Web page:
v. heard (hûrd), hear·ing, hears
1. To perceive (sound) by the ear: Can you hear the signal?
2. To learn by hearing; be told by others: I heard she got married.
a. To listen to (something) attentively or in an official capacity, as in a court: heard the last witness in the afternoon.
b. To listen to and consider favorably: Lord, hear my prayer!
c. To attend or participate in: hear Mass.
1. To be capable of perceiving sound.
2. To receive news or information; learn: I heard about your accident.
3. To consider, permit, or consent to something. Used only in the negative: I won't hear of your going!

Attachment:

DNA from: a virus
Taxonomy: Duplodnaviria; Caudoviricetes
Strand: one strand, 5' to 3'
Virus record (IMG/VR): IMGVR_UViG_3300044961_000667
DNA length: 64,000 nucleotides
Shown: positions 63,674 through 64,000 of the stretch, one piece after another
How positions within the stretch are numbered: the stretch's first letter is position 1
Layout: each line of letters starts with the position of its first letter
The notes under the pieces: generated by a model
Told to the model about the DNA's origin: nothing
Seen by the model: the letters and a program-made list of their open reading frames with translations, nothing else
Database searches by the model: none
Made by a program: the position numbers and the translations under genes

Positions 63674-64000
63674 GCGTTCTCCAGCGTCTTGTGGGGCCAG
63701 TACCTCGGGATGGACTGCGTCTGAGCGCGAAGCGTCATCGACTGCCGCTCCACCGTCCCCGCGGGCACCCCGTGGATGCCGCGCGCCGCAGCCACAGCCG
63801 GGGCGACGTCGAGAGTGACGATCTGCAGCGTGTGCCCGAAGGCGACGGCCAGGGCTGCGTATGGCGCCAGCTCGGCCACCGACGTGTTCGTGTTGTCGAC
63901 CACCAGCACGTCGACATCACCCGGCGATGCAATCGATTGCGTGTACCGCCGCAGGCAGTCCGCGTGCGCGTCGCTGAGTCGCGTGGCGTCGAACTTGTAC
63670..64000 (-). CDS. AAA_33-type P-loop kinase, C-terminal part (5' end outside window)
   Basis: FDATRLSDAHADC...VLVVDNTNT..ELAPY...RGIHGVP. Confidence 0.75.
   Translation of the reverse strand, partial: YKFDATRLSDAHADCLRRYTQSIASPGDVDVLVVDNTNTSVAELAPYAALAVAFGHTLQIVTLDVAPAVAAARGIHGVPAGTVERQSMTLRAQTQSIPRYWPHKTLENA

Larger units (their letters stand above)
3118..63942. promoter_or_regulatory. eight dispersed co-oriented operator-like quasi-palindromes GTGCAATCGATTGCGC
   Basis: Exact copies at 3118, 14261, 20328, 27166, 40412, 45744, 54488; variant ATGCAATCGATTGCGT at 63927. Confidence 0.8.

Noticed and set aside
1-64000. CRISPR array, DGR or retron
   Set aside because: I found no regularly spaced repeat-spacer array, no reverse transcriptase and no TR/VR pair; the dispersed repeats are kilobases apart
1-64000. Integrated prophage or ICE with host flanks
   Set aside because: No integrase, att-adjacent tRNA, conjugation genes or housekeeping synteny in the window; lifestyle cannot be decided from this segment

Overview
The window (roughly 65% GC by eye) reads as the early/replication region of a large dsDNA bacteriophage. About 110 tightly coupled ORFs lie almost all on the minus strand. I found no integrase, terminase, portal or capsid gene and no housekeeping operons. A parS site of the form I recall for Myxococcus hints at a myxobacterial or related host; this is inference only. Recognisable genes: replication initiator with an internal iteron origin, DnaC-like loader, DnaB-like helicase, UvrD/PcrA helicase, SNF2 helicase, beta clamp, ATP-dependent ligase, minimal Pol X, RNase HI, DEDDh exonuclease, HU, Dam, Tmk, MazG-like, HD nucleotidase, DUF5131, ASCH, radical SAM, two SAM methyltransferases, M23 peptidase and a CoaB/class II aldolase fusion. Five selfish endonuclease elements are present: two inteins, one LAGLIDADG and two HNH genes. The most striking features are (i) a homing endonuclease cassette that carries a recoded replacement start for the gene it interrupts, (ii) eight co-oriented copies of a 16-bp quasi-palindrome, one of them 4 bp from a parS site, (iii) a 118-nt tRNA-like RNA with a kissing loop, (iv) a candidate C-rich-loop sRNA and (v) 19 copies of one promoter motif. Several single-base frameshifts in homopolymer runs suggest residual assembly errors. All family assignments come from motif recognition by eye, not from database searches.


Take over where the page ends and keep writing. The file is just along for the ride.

1. To get a letter, telephone call, or transmitted communication from.
2. To be reprimanded by: If you don't do your homework, you're going to hear from me.
Used to express approval.
never hear the end of
To be complained to or told about (something) repeatedly or for a long time.
[Middle English hearen, Old English hīeran; see kous- in the Appendix of Indo-European roots.]
The American Heritage® Dictionary of the English Language, Fifth Edition copyright ©2018 by Houghton Mifflin Harcourt Publishing Company. All rights reserved.
The American Heritage Dictionary Blog
Check out our blog, updated regularly, for new words and revised definitions, interesting images from the 5th edition, discussions of usage, and more.